Newspaper article The Evening Standard (London, England)

It's a Happy Sixth Birthday to Rates at Record Lows for Some of Us

Newspaper article The Evening Standard (London, England)

It's a Happy Sixth Birthday to Rates at Record Lows for Some of Us

Article excerpt

Byline: Russell Lynch ECONOMIC ANALYSIS

ONLY a crackpot would have given any credence to the idea that Threadneedle Street would still be flooring the economic pedal six long years later when the Bank of England slashed rates to 0.5% back in March 2009.

Yet here we are, blowing out the candles on another birthday. Interest has long since waned in London on decision days as the attention shifts to Frankfurt and the European Central Bank's printing press.

And with rates not forecast to rise until well into next year, financial markets are betting on a seventh anniversary as well. It's not as long as the 19-year stint of unchanged rates between 1932 and 1951, and a mere fraction of the 103 years interest rates were left at 5% from 1719 but still the best part of a decade.

Compared with the UK economy's dire position in March 2009, the lowrates medicine as well as the Bank's PS375 billion in quantitative easing is working. Unemployment is down by more than 400,000 since March 2009, with a tailwind from plunging prices. We've managed above-trend growth for five quarters running: back then we were in the midst of a savage recession lasting five consecutive quarters.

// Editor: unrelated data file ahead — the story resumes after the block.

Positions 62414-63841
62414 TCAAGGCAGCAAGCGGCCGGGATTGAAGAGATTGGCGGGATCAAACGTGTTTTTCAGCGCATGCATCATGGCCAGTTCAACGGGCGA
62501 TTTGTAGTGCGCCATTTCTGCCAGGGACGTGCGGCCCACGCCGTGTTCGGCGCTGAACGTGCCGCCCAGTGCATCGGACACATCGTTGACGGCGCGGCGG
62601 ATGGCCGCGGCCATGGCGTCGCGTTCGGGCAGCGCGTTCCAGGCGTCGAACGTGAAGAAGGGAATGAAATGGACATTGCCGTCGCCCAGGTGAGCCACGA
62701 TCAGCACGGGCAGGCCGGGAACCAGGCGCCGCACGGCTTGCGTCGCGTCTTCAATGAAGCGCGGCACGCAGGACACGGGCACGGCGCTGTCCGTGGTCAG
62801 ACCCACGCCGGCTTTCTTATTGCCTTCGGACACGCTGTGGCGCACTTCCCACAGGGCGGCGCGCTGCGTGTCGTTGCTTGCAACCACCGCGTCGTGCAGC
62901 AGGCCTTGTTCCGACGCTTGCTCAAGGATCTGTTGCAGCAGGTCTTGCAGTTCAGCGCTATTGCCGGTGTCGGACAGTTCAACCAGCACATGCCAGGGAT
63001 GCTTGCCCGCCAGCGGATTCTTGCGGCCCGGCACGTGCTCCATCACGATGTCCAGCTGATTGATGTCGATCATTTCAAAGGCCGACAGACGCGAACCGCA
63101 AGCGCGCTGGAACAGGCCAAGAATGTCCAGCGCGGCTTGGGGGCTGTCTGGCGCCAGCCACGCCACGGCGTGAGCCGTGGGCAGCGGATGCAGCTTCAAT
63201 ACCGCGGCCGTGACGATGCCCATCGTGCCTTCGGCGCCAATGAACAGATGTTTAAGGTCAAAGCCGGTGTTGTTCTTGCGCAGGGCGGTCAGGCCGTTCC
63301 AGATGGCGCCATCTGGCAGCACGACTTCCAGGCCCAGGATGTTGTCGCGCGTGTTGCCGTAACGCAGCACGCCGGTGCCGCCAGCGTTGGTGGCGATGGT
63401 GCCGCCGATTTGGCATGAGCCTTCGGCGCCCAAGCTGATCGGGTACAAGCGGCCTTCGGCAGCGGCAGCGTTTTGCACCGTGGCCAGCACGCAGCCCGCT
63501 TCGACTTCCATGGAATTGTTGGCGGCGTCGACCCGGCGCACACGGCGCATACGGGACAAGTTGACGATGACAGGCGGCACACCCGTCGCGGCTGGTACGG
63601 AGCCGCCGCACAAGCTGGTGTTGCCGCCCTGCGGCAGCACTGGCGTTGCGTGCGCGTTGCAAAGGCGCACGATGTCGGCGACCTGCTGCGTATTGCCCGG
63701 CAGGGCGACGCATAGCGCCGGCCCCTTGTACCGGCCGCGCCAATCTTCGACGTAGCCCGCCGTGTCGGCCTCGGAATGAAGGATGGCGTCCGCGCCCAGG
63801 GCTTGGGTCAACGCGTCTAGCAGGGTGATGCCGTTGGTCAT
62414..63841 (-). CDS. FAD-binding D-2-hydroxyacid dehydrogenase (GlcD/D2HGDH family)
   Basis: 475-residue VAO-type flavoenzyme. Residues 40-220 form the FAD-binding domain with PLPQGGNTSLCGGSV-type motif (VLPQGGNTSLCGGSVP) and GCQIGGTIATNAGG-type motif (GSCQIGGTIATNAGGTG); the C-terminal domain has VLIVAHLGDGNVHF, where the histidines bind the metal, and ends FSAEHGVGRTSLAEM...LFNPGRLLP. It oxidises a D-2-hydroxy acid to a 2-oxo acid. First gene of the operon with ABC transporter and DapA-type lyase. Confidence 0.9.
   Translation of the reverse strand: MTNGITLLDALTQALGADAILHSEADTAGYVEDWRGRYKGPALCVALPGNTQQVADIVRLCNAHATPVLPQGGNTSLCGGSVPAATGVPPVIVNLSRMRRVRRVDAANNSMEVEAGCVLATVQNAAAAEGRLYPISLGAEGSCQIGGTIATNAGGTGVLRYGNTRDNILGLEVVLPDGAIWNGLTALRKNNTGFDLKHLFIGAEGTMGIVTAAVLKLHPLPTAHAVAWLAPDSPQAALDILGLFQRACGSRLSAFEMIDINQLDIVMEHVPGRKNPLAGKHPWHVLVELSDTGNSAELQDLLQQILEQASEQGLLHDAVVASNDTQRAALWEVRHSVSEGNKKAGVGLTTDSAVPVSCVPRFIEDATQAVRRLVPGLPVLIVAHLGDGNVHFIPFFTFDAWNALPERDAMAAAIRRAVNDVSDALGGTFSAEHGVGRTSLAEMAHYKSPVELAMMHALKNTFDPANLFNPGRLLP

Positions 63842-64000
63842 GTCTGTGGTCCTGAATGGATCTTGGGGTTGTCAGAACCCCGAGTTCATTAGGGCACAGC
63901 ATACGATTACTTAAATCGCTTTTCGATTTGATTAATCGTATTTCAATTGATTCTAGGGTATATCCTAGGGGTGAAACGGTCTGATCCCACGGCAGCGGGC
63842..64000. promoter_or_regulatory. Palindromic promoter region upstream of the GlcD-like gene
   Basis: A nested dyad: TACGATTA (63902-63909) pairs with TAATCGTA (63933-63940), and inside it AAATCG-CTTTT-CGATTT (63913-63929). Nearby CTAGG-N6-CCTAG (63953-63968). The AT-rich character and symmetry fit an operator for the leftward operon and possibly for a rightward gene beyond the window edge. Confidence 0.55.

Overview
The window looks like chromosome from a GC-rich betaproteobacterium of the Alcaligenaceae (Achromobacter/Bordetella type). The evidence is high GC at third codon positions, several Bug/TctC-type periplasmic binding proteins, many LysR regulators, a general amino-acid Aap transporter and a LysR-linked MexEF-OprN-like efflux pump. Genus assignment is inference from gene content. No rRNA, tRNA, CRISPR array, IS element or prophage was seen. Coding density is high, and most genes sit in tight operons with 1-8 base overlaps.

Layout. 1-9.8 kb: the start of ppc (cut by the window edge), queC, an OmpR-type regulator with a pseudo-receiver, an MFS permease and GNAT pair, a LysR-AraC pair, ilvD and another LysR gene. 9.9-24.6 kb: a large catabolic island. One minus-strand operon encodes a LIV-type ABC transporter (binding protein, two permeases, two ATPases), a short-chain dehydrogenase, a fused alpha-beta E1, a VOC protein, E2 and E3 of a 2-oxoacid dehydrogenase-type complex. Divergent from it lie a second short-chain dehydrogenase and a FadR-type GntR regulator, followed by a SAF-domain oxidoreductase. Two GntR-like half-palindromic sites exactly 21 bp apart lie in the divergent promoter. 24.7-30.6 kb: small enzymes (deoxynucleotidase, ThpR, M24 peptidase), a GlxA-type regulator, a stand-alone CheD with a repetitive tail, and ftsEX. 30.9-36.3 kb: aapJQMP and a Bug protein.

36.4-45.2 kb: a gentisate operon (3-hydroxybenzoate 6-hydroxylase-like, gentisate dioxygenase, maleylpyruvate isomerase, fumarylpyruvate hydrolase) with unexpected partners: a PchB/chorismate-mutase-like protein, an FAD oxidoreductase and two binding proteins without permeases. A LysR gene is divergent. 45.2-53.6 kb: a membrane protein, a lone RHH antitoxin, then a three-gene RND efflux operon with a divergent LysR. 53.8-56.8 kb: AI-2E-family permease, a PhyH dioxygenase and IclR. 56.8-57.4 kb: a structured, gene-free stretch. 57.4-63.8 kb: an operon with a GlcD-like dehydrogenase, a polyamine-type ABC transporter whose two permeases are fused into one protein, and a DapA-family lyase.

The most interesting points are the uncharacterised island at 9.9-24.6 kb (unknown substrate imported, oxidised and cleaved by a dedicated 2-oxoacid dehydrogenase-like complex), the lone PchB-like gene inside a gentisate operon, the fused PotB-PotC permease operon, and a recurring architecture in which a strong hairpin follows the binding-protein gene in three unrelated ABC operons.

But inevitably there are winners and losers. Rock-bottom rates mean that if you've been on the housing ladder since 2009, you're in clover. Prices are up more than 25% since then, according to the Nationwide, inflating the assets of the older, greyer parts of society at the expense of the young. And if you're in a position to buy a house, banks are virtually giving cash away. The average cost of a new mortgage has fallen just to 2.81% according to the Bank's latest figures, the first time the rate has ever fallen below 3%.

That will be scant consolation to the growing army of younger people stuck in private rentals over the past six years. Since 2009, the share of 25 to 34-year olds stuck in the rental boat has jumped from 31% to 48%, the latest English Housing Survey figures tell us, with the number of owner-occupiers slipping downwards (see graph). Buyto-let lending is back at 2008 levels. Hence David Cameron's belated but welcome pledge to build an extra 100,000 homes for the under-40s this week. …

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